Miscellaneous Mental Musings of an Emerging Artist
Last Tuesday was my official, not-as-part-of-class, debut as a performer on a Chicago stage. I and five others presented, at the Bailiwick Theater, a thirty-minute interpretation of Thornton Wilder’s one-act play “The Happy Journey to Trenton and Camden.” We performed solidly, the script itself received mixed reviews,  and then it was just…done. One performance and then we scatter to the winds. Two more plays went up that night, including Tennessee Williams’ obscure “the Chalky White Substance”  and William Saroyan’s “Hello Out There.” We promise to keep in touch, and I do hope we manage to do so. My director has expressed an interest in finding out more about the Project, all of my castmates are invited to my show next month; it might work out all right. I hope it does. I already wrote that.
Wednesday, I met two new possible Projectiles, and made tentative plans to work with a director friend on the upcoming Abbie Hoffman Died For Our Sins Festival–which is evidently 72 hours straight of theatrical productions . This whole thing seems to be dependent on whether or not the organizer ever gets back to me about said Festival. I’m really gung-ho about this happening for three reasons–one, I’ve long wanted to work with this director, who not only seems a great guy, but a competent director; two, more produced plays is always a good thing; and three, I may be able to pre-cast Donna, thereby giving her her first work on a Chicago stage and justifying her choice in dating a deadbeat playwright.
Ah, there it is. The deadbeat playwright. Last week I felt extraordinarily guilty that anybody had the misfortune to decide to love me during this “progress” stage of my career. When I made plans to starve and struggle and beg people to look at me as somebody who could contribute to the world of art, I never expected that I’d have somebody come along with me–and while it’s easy for me to accept my struggle, it’s not so easy for Donna, who I’d like to treat better if only I had the cash to do so. And I don’t. That’s what it comes down to. Last week, I paid a few hundred dollars to bills and groceries, and paid half of a five-hundred-dollar bill to get new contacts and eyeglasses, and I only make seven hundred a week, and rent is due next week, and apparently I owe Amoco about two hundred and Nordstrom another installment of seventy. I am glad that I paid the one hundred eighty to take classes from Greg Allen, but I wish I had the money, too. It’s going to be a few weeks before I’m back above water, which, again, means I have more than two grand in the account. Nest eggs and that rot.
I decided at the beginning of this update that if I ever decided to start a band, it would be called, or its first album would be called, Man Bleeds Money. This name displaces my previous clever band name, which would have been One Hand Clapping, just so some idiot could get up onstage and ask the audience to Give It Up for the Sound of One Hand Clapping.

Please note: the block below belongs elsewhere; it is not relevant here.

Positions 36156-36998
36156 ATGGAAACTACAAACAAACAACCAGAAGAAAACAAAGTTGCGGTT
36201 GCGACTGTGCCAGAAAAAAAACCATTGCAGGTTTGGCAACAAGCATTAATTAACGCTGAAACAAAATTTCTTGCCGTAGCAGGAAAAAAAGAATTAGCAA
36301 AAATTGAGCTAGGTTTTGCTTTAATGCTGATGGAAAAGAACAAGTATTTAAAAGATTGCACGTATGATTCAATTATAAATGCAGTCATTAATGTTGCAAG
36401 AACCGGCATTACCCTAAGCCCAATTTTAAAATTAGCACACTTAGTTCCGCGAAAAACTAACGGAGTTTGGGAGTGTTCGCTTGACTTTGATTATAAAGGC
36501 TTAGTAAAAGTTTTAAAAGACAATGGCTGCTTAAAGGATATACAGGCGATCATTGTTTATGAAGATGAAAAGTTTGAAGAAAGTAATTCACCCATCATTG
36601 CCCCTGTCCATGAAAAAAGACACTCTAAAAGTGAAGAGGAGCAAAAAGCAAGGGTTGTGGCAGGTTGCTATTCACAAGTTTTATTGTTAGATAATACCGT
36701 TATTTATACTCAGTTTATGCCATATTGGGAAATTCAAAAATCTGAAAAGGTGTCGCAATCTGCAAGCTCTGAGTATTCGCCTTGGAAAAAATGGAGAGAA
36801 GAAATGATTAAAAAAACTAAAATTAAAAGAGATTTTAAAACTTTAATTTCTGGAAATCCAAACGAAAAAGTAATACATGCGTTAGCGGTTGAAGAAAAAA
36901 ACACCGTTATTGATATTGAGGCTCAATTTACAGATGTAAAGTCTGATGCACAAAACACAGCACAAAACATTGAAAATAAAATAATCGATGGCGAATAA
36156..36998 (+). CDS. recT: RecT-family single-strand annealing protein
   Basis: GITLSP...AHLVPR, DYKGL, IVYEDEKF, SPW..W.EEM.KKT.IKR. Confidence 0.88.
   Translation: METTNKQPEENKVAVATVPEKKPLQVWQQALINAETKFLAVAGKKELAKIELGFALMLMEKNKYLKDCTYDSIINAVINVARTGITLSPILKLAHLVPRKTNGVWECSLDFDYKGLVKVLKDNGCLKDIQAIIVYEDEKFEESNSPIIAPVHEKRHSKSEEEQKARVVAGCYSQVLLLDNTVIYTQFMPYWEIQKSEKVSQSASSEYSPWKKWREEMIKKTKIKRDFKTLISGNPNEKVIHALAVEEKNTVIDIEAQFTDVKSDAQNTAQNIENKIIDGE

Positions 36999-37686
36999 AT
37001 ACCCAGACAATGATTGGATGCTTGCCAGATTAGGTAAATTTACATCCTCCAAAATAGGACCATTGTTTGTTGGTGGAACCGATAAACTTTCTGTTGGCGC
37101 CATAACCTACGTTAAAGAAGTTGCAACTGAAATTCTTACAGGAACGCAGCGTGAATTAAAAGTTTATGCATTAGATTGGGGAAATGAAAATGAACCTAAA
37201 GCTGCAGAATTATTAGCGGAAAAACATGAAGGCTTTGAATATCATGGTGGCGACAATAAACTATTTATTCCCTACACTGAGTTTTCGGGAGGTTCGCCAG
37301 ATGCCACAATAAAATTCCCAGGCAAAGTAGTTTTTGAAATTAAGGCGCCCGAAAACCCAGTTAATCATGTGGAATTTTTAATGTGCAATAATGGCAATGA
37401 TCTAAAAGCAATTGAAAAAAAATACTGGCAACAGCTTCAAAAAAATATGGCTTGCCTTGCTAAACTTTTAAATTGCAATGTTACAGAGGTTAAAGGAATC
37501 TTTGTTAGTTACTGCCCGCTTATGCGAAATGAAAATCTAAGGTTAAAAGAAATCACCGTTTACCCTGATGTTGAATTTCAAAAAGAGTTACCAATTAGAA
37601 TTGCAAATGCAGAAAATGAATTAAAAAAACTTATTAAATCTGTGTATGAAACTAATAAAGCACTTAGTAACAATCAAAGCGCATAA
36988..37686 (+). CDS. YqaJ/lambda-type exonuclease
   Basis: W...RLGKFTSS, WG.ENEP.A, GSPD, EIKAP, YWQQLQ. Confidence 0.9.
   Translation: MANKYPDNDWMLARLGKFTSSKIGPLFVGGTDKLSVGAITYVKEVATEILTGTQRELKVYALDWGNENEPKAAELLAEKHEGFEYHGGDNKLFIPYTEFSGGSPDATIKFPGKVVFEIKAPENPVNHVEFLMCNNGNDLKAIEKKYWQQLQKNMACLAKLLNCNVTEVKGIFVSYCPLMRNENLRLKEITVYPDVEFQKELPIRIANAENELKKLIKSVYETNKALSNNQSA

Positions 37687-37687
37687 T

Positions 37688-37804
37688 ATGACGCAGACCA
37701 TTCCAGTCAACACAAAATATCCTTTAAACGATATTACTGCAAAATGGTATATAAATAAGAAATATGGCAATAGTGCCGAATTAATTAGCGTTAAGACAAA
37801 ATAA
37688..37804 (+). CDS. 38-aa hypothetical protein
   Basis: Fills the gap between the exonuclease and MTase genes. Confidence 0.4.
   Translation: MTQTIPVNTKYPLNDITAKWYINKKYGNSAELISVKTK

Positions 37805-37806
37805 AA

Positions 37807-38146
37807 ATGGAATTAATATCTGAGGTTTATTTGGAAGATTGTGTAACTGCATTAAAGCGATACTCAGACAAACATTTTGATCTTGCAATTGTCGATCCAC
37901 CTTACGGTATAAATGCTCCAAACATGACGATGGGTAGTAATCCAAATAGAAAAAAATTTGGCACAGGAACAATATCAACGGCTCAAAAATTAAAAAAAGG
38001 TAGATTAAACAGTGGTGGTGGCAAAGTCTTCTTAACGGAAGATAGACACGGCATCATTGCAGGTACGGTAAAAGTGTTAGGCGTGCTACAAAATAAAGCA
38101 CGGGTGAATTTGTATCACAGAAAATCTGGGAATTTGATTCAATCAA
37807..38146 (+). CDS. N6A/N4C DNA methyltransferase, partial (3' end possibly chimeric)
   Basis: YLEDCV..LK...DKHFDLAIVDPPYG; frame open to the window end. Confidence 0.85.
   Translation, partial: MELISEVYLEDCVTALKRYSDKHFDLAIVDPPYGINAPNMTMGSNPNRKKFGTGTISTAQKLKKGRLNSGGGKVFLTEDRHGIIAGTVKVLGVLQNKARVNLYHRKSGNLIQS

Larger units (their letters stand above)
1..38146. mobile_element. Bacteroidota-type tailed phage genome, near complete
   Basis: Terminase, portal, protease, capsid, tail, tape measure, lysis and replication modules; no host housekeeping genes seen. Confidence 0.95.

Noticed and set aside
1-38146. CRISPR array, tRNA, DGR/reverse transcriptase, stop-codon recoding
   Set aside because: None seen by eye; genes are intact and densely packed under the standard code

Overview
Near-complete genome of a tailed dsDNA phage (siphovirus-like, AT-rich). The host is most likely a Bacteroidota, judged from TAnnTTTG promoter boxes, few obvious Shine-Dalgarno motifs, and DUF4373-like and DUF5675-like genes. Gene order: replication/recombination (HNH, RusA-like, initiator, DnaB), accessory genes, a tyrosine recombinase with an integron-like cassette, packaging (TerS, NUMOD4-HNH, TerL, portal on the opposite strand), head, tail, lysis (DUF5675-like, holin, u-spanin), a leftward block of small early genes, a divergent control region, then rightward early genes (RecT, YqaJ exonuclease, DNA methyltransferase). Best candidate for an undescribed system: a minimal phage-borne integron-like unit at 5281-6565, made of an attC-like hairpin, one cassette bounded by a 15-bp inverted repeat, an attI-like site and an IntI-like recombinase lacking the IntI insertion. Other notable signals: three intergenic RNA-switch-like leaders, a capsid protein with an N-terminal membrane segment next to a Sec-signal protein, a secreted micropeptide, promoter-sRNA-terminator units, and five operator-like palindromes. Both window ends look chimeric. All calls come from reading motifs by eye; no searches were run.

(And then the drummer would give us a rimshot, before we launched into the first non-existent song from our repertoire.)
I finished scanning the Jumbles on Friday. This week, I finish typing in the answer key. My fingers hurt.
Saw “Lilo and Stitch.” Entertaining, not terrible, but not nearly as excellent as “Beauty and the Beast” or as side-splitting as “The Emperor’s New Groove.” Ultimately, the Message becomes a bit much. “Ohana means family. Family means nobody gets left behind. Nobody gets forgotten.” Yes, it’s a good message, but I’d thought Disney had found a way to hide the medicine better.
Speaking of messages, Danielle–I finally found out who to attribute the quote at the end of “American History X” to. The quote is from Abraham Lincoln (which fits in with why Danny wrote that the principal would have liked him).
“All around the world, every boy and every girl need the loving. Cold-hearted or warm, every single person born needs the loving. Way out there in space, think we’ll find that alien race, needs the loving. And just to end the list, everything that could exist, needs the loving.”
– Andy Partridge
I find I’m finding a lot of solace in the perfect, intelligent pop of XTC.
 But then again, Wilder’s dead, and by “mixed reviews” I mean that I heard one positive review of the script and one negative one. It’s not a large mixture, but it’s a mixture.
 This was hardly what one would expect from Williams, on several levels. First of all, it was set in a future several hundred years after a thermonuclear war, and it dealt with two men, one of whom “protected” the other from the savagery of the wandering survivors, and then betrayed him to the mysterious martial law outside. The thing that’s been sticking with me about the play, however, was what I imagine Williams wanted to stick. The titular substance is, as described, something in the air, that sticks to people and slowly drives them mad, and nobody knows where it came from…but the “protector” hypothesizes that the chalky white substance are in fact the powdered bones of the God who must have died when the first nuclear explosions went off. Spooky stuff. This may, ultimately, be my favorite Williams play.
 As opposed to the 24 Hour Festival. This is the format I originally thought the other show would take.
Current music: XTC, “Oranges and Lemons”